What follows below is a review of some of the biotech and pharma news stories that caught my attention during the month of January 2014. Please also see Protecting IP is NOT ‘Satanic Genocide’, written by Dr. Kristina Lybecker.
All-Oral, Interferon-Free Therapy for the Treatment of Hepatitis C Genotype 1
On January 31, 2014, AbbVie (NYSE: ABBV) announced the completion of its phase III clinical program and released results of four additional studies designed to assess AbbVie’s investigational all-oral, interferon-free therapy with and without ribavirin (RBV) in patients with chronic genotype 1 (GT1) hepatitis C virus (HCV) infection. These results described below confirm previously reported AbbVie data and further demonstrate high sustained virologic response rates 12 weeks post treatment (SVR12) and tolerability in these GT1 patients. Even in difficult-to-treat patients (cirrhotic patients) achieved 92-96 percent SVR(12) rates.
The AbbVie investigational regimen consists of the fixed-dose combination of ABT-450/ritonavir (150/100mg) co-formulated with ABT-267 (25mg), dosed once daily, and ABT-333 (250mg) with or without ribavirin (weight-based), dosed twice daily. The combination of three different mechanisms of action interrupts the HCV replication process with the goal of optimizing SVR rates across different patient populations.
The Federal Trade Commission has extended the deadline for public comments on its proposed study of patent assertion entities (PAEs), which it announced on September 27. To provide additional time for interested parties to submit comments on the proposed study, the deadline has been extended throughDecember 16, 2013. The Commission will not consider requests for further extension. Comments can be submitted electronically.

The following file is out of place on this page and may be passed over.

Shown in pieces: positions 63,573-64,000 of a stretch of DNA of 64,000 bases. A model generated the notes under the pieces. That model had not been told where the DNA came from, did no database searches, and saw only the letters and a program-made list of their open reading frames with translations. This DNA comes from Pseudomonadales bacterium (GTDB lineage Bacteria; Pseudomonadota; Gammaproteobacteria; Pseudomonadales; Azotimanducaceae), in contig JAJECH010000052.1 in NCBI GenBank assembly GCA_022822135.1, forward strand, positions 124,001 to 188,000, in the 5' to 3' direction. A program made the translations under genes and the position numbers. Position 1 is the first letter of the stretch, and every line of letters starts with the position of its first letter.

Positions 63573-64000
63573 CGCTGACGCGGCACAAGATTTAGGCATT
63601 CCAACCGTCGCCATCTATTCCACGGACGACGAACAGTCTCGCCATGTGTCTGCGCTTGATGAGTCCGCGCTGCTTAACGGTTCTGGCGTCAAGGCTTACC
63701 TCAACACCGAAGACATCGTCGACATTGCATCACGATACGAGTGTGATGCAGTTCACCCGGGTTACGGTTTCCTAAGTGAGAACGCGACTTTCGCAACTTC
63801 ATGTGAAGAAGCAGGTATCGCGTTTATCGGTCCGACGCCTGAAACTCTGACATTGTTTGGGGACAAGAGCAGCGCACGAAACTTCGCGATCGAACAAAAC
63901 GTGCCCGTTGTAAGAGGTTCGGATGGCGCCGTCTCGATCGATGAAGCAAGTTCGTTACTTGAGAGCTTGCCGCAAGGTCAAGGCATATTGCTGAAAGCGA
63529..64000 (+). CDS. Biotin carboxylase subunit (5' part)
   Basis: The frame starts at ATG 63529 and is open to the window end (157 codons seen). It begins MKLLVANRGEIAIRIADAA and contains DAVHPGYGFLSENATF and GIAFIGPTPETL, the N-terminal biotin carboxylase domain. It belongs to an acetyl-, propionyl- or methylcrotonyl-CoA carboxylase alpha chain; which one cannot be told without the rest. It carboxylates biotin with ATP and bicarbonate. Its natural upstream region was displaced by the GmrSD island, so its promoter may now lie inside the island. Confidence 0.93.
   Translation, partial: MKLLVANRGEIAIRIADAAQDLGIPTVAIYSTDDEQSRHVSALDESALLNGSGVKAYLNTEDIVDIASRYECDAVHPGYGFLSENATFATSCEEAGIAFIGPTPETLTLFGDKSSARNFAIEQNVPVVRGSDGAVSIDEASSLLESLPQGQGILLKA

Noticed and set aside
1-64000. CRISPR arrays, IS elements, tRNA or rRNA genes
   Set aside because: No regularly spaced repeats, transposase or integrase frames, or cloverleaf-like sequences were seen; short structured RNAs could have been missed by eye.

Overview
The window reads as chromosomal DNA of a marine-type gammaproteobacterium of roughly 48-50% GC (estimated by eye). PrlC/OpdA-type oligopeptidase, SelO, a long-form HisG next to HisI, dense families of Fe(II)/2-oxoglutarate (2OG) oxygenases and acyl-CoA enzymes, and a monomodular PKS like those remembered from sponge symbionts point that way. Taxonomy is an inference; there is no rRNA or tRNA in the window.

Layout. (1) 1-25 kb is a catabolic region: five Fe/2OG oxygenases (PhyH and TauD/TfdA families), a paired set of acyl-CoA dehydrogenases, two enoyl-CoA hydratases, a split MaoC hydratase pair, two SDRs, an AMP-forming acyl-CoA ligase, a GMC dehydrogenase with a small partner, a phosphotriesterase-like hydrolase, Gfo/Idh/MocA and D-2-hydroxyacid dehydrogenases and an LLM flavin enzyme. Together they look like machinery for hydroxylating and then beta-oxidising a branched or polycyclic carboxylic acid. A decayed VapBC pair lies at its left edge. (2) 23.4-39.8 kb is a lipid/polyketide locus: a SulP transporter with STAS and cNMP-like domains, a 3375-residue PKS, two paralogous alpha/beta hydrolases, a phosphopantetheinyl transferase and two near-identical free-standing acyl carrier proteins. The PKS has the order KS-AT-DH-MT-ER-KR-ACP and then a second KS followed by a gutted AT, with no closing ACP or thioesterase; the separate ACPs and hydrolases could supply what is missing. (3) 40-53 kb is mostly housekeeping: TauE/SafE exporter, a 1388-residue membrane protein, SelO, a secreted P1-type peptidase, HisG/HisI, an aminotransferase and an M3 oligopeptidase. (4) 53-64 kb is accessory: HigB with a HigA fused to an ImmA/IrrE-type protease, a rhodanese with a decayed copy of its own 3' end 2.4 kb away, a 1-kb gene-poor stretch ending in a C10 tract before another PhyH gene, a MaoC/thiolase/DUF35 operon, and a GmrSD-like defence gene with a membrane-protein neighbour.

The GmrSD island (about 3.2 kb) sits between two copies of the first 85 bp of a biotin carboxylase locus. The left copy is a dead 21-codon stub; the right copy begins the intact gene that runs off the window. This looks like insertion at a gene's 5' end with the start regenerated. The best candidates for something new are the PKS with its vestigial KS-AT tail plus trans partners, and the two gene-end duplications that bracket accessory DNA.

PAEs are firms with a business model based primarily on buying patents and then attempting to generate revenue by asserting the intellectual property against persons who are already practicing the patented technologies. The FTC is conducting the study in order to further one of the agency’s key missions — to examine cutting-edge competition and consumer protection topics that may have a significant effect on the U.S. economy.
In testimony presented to a U.S. House of Representatives Judiciary subcommittee the Federal Trade Commission described its ongoing efforts to protect competition and consumers in many important sectors of the economy, including health care, pharmaceuticals, and technology.